Take Equity Residential, which was the largest apartment REIT in U.S. with 109,540 apartments, according to the Top 50 Owners list released in April by the National Multifamily Housing Council (NMHC).
The REIT is likely to have significantly fewer apartments on next year’s list.
Equity Residential sold 23,262 apartments to affiliates of Starwood Capital Group for $5.365 billion in the first quarter. The price is much higher than Equity paid for the properties—the sale generated an economic gain of approximately $2.0 billion and an unlevered internal rate of return of 11.3 percent.
Equity Residential also cashed in by selling two properties in East Palo Alto, Calif., and New York City, for hundreds of millions of dollars more than it spent to buy them in 2010 and 2011. The REIT used the proceeds to retire $2 billion in debt and improve the company’s “already strong” credit metrics. Equity Residential also bought a handful of properties in places like Seattle, Los Angeles and Brooklyn, N.Y. recently, totaling $204.1 million.
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April 4, 2016 A limited for-sale inventory and inclement weather combined to suppress sales of existing single-family homes last month. While job growth continues to generate new housing demand, the limited available listings are precluding many prospective homebuyers from making purchases. The dip in February sales reinforces an uneven growth pattern in the single-family resale […]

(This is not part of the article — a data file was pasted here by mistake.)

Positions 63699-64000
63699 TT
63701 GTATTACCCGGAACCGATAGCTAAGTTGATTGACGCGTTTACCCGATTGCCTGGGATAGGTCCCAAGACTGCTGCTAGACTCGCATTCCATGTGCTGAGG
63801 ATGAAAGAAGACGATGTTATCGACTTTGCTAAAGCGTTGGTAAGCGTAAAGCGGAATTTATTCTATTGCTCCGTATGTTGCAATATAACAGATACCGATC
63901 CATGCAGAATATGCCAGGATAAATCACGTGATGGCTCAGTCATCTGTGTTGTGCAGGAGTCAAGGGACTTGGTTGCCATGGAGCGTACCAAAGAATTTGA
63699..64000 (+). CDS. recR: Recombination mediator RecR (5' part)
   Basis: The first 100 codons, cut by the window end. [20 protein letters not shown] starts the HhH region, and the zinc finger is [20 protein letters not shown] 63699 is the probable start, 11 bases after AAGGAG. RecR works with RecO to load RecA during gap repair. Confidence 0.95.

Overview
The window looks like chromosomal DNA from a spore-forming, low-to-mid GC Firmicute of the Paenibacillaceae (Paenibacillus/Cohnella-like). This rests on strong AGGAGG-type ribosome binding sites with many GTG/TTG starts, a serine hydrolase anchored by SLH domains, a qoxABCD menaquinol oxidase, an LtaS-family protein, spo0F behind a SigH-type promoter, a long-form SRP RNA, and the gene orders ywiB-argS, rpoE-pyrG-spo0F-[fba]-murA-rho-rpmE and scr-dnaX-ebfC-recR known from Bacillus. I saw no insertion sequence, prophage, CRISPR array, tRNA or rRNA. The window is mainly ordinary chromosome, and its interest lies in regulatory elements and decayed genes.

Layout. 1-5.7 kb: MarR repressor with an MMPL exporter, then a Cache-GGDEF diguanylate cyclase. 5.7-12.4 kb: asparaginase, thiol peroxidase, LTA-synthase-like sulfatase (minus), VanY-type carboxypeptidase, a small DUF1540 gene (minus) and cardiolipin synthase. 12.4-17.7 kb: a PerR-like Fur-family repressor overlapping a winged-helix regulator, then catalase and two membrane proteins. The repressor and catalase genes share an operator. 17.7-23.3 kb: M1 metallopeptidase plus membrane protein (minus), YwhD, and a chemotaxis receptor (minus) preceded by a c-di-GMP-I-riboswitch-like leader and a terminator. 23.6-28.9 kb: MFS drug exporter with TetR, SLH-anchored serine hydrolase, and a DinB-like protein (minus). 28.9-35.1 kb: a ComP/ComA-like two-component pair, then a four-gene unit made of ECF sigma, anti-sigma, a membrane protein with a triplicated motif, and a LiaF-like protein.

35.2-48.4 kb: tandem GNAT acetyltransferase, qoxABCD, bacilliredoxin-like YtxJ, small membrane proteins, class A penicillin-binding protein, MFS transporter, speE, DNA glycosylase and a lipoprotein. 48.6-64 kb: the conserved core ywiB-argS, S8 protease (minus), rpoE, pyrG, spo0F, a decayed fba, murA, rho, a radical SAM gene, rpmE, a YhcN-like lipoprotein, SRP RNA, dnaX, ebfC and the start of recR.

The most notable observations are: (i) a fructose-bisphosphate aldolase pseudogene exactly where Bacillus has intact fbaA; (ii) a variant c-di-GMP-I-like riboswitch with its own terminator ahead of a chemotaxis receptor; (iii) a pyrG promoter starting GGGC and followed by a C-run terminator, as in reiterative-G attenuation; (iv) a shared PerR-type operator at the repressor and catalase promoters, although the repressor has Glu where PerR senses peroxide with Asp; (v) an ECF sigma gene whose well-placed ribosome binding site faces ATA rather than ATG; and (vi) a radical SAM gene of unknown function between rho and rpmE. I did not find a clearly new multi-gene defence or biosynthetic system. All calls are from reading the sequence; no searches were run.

Pictured above – New condo construction on Golden Gate Point – Pic by S. Dreznin
As the City Commission debated whether to require annual inspections for a proposed affordable housing complex, the property owner walked out of the hearing, proclaiming the project dead.
by: David Conway Deputy Managing Editor
After city staff, the Planning Board and the overwhelming majority of public commenters offered support for a proposed affordable housing project near downtown Sarasota, the City Commission failed to approve a request that would allow the plans to move forward.
As a result, property owner Harvey Vengroff says he will abandon his effort to construct a 393-unit apartment complex at 2211 Fruitville Road.
The commission’s ruling — or lack thereof — came after a two-hour discussion of a proposed comprehensive plan amendment that would allow for higher density on the nearly 8-acre site. Vengroff has said this proposal would be necessary to make his plans economically feasible. The amendment required a supermajority of four commissioners to gain approval.
The staff and planning board approval came with a series of requirements on the proposal, including caps on building height and unit size. Joe Barnett, the applicant representing Vengroff, said he learned of one additional proposed requirement when the meeting began: a stipulation that would allow city staff to inspect the entirety of the property annually. Staff said the requirement would ensure compliance with the U.S. Department of Housing and Urban Development’s safe and sanitary housing standards.
This turned out to be the sticking point for Vengroff and the commission. Although he said he was willing to allow inspections of the property’s external features, such as railings and stairways, he was unwilling to allow the city to conduct internal inspections.
“I do have a problem with you walking into someone’s apartment,” Vengroff said to the commission. “I don’t think that’s where we want to be.”